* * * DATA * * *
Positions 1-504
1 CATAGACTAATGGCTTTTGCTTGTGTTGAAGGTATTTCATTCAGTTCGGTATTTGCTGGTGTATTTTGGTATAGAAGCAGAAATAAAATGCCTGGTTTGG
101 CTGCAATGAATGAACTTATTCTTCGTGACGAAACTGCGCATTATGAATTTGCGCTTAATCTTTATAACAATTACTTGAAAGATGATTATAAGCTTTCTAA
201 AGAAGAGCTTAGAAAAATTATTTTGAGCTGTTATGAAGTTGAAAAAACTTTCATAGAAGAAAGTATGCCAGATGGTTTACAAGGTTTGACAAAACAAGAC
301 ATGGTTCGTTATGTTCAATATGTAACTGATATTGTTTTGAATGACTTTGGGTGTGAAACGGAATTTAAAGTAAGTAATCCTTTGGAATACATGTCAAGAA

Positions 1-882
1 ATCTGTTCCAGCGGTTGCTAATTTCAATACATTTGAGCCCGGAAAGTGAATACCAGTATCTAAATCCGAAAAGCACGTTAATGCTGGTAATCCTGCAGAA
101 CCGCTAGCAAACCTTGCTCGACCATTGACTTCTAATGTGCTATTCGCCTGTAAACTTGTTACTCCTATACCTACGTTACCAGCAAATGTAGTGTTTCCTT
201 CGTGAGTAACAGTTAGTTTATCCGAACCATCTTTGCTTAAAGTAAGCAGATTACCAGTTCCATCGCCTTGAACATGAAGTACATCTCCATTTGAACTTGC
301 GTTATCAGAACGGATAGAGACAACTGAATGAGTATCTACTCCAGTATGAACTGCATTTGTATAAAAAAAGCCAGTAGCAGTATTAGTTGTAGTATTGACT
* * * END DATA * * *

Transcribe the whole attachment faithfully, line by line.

Positions 1-504
1 CATAGACTAATGGCTTTTGCTTGTGTTGAAGGTATTTCATTCAGTTCGGTATTTGCTGGTGTATTTTGGTATAGAAGCAGAAATAAAATGCCTGGTTTGG
101 CTGCAATGAATGAACTTATTCTTCGTGACGAAACTGCGCATTATGAATTTGCGCTTAATCTTTATAACAATTACTTGAAAGATGATTATAAGCTTTCTAA
201 AGAAGAGCTTAGAAAAATTATTTTGAGCTGTTATGAAGTTGAAAAAACTTTCATAGAAGAAAGTATGCCAGATGGTTTACAAGGTTTGACAAAACAAGAC
301 ATGGTTCGTTATGTTCAATATGTAACTGATATTGTTTTGAATGACTTTGGGTGTGAAACGGAATTTAAAGTAAGTAATCCTTTGGAATACATGTCAAGAA

Positions 1-882
1 ATCTGTTCCAGCGGTTGCTAATTTCAATACATTTGAGCCCGGAAAGTGAATACCAGTATCTAAATCCGAAAAGCACGTTAATGCTGGTAATCCTGCAGAA
101 CCGCTAGCAAACCTTGCTCGACCATTGACTTCTAATGTGCTATTCGCCTGTAAACTTGTTACTCCTATACCTACGTTACCAGCAAATGTAGTGTTTCCTT
201 CGTGAGTAACAGTTAGTTTATCCGAACCATCTTTGCTTAAAGTAAGCAGATTACCAGTTCCATCGCCTTGAACATGAAGTACATCTCCATTTGAACTTGC
301 GTTATCAGAACGGATAGAGACAACTGAATGAGTATCTACTCCAGTATGAACTGCATTTGTATAAAAAAAGCCAGTAGCAGTATTAGTTGTAGTATTGACT